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The 1920s Speakeasy Clubs

100 years ago today the Volstead Act went into effect leading to Prohibition around the USA

“I am just a businessman giving the people what they want. All I do is satisfy a public demand”

— Al Capone on bootlegging illegal liquor and operating Chicago speakeasies during prohibition (1920-1933)

It might not sounds strange that during the so called Roaring Twenties, the Progressive era, the Jazz Age, the era of speakeasies, fast cars, industry, luxury, Art Deco, the lost generation without morals, the flappers, the crazy finance that led to the 1929 crash … - a group of moralist and fundamentalist such as the Woman's Christian Temperance Union led the United States to vote for prohibition in 1920. Their main aim was to set moralism and temperance back. The Anti-Saloon League, the American Temperance Society, the Daughters of Temperance, the Prohibition Party, the Scientific Temperance Federation and the New York Society for the Suppression of Vice were just a smal portion of groups created to fight against the social degeneracy of the time.  These temperance societies were composed by very religious people organised in groups of influencers travelling across the United States to promote religion and family values among people. They were just small groups at the beginning but at the end of IX century they became well organised with their own newspapers, by which the temperance and moral values were promoted, and became a national phenomenon. 

Among the many religious purposes of these groups there was the complete prohibition of every sort of alcoholic drinks and gambling, as well as a strong chastity of morals towards many topics: from prostitution to the length of the skirts (in some states they even managed to forbid improper and lascivious sexual affairs even among married couples), erotic magazines of the times were strictly banned. They even tried to ban nude statues and paintings showing nudes from museums, but fortunately, they did not succeed with this last one. 

They denounced the lack of moderation of their times and their crusade against the society excesses had only begun to carry their message to the people.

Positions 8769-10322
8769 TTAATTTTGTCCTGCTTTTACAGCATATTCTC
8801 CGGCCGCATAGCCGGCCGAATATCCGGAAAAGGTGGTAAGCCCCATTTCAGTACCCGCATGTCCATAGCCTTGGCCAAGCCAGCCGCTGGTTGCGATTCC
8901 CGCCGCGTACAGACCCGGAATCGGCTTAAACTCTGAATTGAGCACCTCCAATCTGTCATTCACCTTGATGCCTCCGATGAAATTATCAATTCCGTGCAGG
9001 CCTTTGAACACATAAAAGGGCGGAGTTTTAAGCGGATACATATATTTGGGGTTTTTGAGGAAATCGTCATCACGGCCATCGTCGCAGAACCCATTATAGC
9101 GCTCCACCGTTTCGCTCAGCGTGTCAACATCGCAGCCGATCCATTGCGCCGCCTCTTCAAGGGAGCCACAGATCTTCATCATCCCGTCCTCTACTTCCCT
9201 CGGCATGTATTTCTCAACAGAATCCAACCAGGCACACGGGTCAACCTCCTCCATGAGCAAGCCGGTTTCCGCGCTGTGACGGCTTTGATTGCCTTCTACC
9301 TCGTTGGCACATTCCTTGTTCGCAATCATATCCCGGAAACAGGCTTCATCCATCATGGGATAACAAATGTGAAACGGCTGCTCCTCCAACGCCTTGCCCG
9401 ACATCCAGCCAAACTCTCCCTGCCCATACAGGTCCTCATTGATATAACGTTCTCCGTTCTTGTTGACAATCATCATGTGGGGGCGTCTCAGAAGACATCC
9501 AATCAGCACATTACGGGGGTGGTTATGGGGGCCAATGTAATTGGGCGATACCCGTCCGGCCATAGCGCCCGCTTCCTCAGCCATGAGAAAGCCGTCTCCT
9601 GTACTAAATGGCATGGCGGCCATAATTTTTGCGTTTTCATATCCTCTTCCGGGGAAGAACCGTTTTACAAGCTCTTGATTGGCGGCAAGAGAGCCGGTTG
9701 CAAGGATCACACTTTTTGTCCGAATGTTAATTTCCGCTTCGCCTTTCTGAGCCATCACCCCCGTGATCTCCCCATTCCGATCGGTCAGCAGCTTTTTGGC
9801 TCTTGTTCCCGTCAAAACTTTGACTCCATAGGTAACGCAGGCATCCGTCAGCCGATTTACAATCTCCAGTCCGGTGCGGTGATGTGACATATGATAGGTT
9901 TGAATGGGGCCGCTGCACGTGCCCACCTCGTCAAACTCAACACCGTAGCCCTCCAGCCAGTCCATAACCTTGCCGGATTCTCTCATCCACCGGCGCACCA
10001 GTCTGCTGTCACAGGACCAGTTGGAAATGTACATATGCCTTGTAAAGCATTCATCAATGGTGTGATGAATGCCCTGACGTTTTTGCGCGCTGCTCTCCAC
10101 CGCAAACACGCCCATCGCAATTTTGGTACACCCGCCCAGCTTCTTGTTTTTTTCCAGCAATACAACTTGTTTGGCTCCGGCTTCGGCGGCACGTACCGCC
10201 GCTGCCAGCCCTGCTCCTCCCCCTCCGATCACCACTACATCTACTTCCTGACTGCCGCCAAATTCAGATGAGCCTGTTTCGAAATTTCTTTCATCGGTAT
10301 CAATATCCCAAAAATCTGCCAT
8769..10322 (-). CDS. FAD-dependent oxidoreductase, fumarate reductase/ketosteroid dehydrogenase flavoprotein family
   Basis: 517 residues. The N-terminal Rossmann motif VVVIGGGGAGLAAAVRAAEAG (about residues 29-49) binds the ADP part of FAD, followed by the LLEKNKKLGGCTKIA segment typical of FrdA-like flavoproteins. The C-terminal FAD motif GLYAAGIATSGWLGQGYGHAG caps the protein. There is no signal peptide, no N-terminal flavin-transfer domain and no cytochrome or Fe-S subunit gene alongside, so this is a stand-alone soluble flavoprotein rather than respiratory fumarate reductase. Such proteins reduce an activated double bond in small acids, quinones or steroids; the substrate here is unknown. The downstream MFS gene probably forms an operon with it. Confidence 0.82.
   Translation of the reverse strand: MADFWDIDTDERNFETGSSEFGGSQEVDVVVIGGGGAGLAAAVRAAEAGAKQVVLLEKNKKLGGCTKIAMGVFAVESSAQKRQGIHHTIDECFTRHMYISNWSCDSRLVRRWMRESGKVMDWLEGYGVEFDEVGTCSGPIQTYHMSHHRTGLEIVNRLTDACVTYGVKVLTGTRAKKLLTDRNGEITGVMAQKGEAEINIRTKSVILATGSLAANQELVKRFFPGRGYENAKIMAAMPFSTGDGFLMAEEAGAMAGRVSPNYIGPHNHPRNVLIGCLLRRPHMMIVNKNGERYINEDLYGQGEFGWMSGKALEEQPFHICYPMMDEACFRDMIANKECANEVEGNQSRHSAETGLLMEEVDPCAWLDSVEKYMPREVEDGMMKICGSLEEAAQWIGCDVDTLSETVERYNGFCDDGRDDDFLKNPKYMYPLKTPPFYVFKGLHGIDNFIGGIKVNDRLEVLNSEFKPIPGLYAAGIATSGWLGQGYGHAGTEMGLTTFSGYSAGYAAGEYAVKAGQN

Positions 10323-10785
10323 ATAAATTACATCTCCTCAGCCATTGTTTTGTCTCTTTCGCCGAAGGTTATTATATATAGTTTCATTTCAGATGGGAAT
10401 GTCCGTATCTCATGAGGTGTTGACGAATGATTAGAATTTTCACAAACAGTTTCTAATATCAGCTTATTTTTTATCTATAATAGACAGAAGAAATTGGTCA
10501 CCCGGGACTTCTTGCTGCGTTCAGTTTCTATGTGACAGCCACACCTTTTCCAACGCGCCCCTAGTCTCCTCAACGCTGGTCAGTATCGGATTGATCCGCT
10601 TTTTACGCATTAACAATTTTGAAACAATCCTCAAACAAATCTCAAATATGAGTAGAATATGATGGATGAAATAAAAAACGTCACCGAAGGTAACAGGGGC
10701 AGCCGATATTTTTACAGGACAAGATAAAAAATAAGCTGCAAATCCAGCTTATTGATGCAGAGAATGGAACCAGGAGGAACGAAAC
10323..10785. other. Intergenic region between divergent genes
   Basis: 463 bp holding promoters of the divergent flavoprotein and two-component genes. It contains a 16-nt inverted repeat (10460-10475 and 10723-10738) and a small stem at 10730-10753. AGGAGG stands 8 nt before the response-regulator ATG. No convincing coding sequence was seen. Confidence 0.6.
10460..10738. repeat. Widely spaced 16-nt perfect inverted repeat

The campaign of Temperance. The Women's Christian Temperance Union (W.C.T.U.), the oldest non-secretarian women's organization worldwide. It was organized in 1874 at a national convention in Cleveland, Ohio. Their main aim was to fight for prohibition.

"Wet or Dry". A propaganda poster from the elections of the late 1800's made by the WCTU to vote for prohibition.

From 1893 to 1933, the Anti-Saloon League was a major force in American politics. Under their motto "The Saloon Must Go," the group worked to unify public anti-alcohol sentiment. They influenced the United States to vote againts sale and consumption of alcohol and set the Prohibition Amendment in the United States Constitution.

These religious groups looked at the saloons as politically corrupt and drinking as a personal sin. They thought the alcohol should have been banned to eliminate crime and corruption, solve social problems, reduce the tax burden created by prisons and poorhouses, and improve health and hygiene in America. A true Prohibition movement who got a foothold during the end of 1800s and it was able to seduce very influential people both in the industry than among the establishment at the beginning of 1900s.  They went so far spreading their dry crusade that at the beginning of the 20th century it became popular thought that the use of alcohol would lead to deficiencies at work. That’s why among top names declared themselves in favour of the prohibition of alcohol were John D. Rockefeller, Henry Ford and Henry Joy, who joined the Anti-Saloon League investing huge amounts of money in their campaigns.

With the support of such influential people it was easy for them to get till Washington to introduce their anti-alcohol sentiment, with the WWI as a new justification for prohibition: the money spent on alcohol could be used to cover the war expenses. Temperance laws and anti-alcohol legislation were made across the United States and in December 1917 a Constitutional amendment (aka the Eighteenth Amendment) to carry nationwide Prohibition laws was introduced in Congress and passed by both houses. Subsequently, in 1919, the Amendment was ratified by 36 of the 48 states needed and passed then into law, known as the Volstead Act, which provided enforcement to the XVIII Amendment when it was ratified in 1920.

The National prohibition of alcohol had officially started in 1920 and it would have last until 1933. The Temperance Society and all the anti-alcohol groups won their cause and USA went dry. 

The Volstead Act, the law which provided enforcement to the XVIII Amendment of the Constitution, was ratified in January 16th 1919, which prohibited "the manufacturing, sale, and transportation of intoxicating liquors." This amendment stated that no alcoholic beverage could be sold, manufactured, imported or exported legally in the U.S.

January 16, 1919. the Amendment was ratified by 36 of the 48 states needed to become law.

“Everything must go!” sale in June 1920, before the Prohibition law takes effect.

The last call ... before the liquor sale is banned.

The window shop invites to buy liquor before the Volstead Law takes effect.

Workers roll away beer vats at a brewery in Washington, D.C. switching from brewing beer to making ice cream. 1920

1920, a policeman empties a barrel full of liquor in public. Alcohol is officially banned.

1920, you better get rid of liquors man!

When the Prohibition Act took effect, wine could only be sold just for sacramental purposes.

Budweiser company annoucing their beer will be de-alcoholized to conform the Federal Volstead law, 1919.